The Business Legal Services Blog

Unlawful tenant evictions are on the rise.

There has been a flurry of prosecutions at Sheffield Magistrates Court recently of landlords carrying out unlawful evictions.

This comes almost 40 years to the day the Protection from Eviction Act 1977 came into force.

One offender told his tenant to vacate the property, then changed the locks while he was out. It turned out to be an expensive set of locks. The landlord was ordered to pay £700 compensation, a £2,000 fine and £1,000 in court costs.

A different miscreant was given an electronically-tagged curfew order, which meant he couldn’t leave home after 9pm. He was also ordered to pay £650 in court costs and an £85 victim surcharge. Whilst the full details of the offence are not yet known, the landlord’s actions must have been extreme, given the penalty imposed.

As these examples demonstrate, the local authority takes unlawful eviction very seriously. It is common for tenants who have been the victim of such behaviour to seek legal representation and more often than not, a settlement can be reached that means no further court action is necessary. Some landlords, however, bury their heads in the sand and end up in a considerable amount of trouble by not following the residential property possession procedures.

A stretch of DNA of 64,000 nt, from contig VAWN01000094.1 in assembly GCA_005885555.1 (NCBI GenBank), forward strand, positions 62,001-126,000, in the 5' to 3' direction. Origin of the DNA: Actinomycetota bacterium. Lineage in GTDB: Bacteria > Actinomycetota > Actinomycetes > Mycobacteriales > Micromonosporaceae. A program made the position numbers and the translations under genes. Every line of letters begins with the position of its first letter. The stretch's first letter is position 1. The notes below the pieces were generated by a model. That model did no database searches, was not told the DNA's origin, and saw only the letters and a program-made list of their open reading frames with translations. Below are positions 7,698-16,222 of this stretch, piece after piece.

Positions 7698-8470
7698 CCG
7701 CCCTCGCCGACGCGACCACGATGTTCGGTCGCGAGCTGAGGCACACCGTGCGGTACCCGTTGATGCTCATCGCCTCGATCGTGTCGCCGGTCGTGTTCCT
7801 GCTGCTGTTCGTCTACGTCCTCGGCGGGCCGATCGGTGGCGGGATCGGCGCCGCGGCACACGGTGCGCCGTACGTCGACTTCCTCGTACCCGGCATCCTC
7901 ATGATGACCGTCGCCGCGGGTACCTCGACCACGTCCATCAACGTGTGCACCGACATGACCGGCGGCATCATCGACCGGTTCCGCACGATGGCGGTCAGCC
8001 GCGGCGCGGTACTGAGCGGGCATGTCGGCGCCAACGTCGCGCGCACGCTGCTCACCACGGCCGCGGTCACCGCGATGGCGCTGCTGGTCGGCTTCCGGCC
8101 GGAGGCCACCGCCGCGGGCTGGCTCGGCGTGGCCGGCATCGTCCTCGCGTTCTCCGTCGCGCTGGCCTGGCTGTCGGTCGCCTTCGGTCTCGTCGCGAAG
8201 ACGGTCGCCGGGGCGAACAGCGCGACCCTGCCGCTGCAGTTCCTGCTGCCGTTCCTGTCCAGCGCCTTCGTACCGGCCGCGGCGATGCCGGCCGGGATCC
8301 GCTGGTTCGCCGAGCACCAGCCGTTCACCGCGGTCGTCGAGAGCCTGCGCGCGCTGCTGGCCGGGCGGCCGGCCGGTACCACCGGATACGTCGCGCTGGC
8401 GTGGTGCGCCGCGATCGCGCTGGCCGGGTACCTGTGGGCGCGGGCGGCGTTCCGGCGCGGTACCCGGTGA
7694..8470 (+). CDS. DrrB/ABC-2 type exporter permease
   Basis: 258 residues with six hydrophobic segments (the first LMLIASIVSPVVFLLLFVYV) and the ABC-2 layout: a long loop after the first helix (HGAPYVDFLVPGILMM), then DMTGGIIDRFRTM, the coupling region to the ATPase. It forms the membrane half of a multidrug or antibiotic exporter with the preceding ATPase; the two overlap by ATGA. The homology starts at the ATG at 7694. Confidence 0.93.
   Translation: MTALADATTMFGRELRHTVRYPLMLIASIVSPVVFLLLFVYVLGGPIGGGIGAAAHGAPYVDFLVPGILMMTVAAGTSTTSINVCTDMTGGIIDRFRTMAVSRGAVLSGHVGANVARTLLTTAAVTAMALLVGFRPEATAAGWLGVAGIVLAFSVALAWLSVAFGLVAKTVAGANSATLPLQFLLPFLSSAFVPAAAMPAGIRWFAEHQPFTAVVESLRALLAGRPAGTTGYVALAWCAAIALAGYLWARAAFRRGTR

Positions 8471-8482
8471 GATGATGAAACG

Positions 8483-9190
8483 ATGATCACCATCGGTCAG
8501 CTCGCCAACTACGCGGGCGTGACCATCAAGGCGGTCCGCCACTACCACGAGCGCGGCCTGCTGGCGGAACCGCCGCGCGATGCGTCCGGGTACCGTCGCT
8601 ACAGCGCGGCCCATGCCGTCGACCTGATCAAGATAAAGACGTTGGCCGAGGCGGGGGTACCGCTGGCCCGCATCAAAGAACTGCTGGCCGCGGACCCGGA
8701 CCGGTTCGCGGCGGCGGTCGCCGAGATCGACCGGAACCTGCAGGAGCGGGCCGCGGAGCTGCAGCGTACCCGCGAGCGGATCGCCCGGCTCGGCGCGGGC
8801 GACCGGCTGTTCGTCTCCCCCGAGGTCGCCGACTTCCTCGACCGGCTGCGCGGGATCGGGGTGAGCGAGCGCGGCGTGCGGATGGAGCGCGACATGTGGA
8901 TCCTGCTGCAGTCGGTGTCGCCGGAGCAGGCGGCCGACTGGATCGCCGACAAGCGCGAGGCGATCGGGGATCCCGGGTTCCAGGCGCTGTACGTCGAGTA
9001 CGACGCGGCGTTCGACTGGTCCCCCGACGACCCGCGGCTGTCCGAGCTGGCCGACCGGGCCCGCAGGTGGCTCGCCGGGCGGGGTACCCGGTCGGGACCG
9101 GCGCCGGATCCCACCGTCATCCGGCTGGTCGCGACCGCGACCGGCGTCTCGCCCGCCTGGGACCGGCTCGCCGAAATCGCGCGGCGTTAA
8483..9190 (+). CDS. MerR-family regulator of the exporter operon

The 1977 act is quite clear on the subject of unlawful eviction and must not be overlooked. In addition, the Housing Act 1988 (as amended) sets out in Section 21 the steps to be followed when possession of a property is necessary at the end of a fixed term.

In the event a tenant breaches any of the clauses contained within your assured shorthold tenancy, a landlord is entitled to serve notice under Section 8 of the act, requiring the violations to be remedied. If, once the notice has expired, possession is still needed, an application must be made to the court to obtain the necessary order.

It is important to respect the fact that only the court can grant possession of a property and appoint bailiffs to remove tenants.

Given the procedural requirements placed on landlords, particularly since the introduction of new legislation governing tenancy deposits, disrepair and the right to rent, I would always recommend seeking specialist legal advice before serving a possession notice. It is surprising how many claims are struck out by courts because the paperwork was completed incorrectly. 

To find out more about evicting problem tenants, don’t hesitate to contact me by calling (0114) 218 4000, or email





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